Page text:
The local dining scene is heavily influenced by its Asian neighbours and there are a number of delicious street food markets on a few times a week. The Mindil beach sunset markets are internationally acclaimed and although there are plenty of places to enjoy a great café breakfast, insiders know the best choice is a chilli noodle soup and a frozen fruit smoothie at Parap Market. Darwin chefs have fantastic produce to work with especially fresh seafood and the multicultural nature of the city makes for lots of choices and interesting menus. Dining precincts such as Cullen Bay, the Wharf Precinct and the esplanade offer idyllic places to watch the spectacular sunsets and enjoy the balmy tropical evenings.
To really get the most out of the city a car is the best transport solution. Local buses are the only form of public transport and the weather can be restrictive for cycling at certain times of year. There are good bike and walking paths however and taxis are plentiful, though they can get expensive especially if you are travelling between the city and the northern suburbs. Darwin is connected to other parts of the Territory by long haul bus services and the Ghan Railway which departs twice weekly running in both directions between Darwin, Katherine, Alice Springs and Adelaide. Darwin international Airport is just 12 kilometres from the CBD and 4 kilometres from Casuarina. There are daily connections to all Australian capital cities and many of the most important hubs in Asia including Denpasar, Singapore, Kuala Lumpur and Bangkok. There are also a number of regional flights each day to remote parts of the Territory including cattle stations and Indigenous communities making for some interesting conversations to be had in the departure lounge.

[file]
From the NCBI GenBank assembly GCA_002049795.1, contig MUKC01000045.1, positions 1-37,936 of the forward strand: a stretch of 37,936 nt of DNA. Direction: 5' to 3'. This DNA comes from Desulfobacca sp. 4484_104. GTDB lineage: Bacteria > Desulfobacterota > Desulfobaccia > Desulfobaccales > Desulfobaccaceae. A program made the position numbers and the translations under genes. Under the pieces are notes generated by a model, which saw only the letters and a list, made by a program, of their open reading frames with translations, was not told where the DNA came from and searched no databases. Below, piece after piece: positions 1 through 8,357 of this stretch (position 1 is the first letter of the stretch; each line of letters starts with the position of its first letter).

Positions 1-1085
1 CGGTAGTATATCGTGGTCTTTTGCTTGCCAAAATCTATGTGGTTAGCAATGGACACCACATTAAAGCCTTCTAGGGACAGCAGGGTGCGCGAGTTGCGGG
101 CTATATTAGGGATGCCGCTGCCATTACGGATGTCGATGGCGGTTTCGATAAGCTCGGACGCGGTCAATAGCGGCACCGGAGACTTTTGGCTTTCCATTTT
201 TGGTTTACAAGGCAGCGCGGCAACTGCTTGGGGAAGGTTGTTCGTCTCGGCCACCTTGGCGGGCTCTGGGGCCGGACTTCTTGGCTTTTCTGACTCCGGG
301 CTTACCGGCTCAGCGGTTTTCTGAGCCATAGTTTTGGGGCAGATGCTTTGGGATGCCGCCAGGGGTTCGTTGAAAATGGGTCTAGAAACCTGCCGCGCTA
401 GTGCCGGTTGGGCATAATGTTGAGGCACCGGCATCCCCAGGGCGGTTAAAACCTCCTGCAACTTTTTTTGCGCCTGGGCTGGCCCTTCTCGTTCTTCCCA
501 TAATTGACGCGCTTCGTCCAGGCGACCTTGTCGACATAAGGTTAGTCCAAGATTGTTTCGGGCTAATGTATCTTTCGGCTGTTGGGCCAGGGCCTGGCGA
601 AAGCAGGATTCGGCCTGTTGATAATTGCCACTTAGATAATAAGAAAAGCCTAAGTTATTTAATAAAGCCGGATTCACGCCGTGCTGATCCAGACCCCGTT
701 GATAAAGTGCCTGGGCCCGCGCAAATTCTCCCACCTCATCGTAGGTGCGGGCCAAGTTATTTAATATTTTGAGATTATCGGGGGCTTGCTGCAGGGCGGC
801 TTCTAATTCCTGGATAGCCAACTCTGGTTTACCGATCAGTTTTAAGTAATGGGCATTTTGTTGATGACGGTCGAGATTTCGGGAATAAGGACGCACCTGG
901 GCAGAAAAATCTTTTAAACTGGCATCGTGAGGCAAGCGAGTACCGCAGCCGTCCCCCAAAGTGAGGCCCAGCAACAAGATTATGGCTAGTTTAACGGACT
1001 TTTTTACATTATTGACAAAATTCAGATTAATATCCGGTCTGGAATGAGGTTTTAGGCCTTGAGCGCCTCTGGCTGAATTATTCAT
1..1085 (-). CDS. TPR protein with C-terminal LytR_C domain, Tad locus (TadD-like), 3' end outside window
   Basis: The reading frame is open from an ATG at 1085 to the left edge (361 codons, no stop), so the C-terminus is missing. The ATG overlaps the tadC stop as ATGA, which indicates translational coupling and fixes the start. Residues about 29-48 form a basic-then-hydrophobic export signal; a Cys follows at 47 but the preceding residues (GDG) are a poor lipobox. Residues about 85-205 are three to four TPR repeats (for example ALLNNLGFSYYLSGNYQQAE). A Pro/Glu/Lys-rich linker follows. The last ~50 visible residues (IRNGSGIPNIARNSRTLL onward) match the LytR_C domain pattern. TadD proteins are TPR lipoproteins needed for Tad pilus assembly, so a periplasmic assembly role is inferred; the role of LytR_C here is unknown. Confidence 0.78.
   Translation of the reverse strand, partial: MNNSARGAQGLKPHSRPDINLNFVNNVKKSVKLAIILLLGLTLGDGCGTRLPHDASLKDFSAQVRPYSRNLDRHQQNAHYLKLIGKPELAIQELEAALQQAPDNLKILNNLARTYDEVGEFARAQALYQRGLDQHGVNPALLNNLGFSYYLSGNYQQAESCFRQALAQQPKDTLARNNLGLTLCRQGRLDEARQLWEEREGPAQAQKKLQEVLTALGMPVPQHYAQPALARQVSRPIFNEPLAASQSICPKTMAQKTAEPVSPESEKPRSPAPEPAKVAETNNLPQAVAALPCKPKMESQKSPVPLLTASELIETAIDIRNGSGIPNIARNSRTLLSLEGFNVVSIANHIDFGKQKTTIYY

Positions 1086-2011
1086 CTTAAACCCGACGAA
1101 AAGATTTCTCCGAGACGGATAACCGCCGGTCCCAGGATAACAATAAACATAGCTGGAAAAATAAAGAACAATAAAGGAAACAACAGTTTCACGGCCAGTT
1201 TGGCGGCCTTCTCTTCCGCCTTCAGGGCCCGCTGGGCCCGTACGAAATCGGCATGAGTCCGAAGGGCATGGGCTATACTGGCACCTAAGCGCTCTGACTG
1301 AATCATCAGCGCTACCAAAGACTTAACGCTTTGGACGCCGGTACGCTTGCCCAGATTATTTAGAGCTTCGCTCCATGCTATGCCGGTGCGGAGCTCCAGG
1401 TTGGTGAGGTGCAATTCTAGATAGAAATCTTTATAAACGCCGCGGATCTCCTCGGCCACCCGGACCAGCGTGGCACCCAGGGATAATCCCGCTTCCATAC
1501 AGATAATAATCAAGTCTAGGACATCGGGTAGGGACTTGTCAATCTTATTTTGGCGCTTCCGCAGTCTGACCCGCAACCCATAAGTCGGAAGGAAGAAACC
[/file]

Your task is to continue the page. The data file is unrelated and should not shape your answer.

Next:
Darwin is one of Australia’s last great frontier cities. Life is lived large here and the rules are not the same as they are in the southern states. Everyone has their own reason for being there and for many it’s a tall tale that can be hard to believe. But Territorians are friendly, open minded and hardworking and you’ll be hard pressed to get a warmer welcome anywhere else.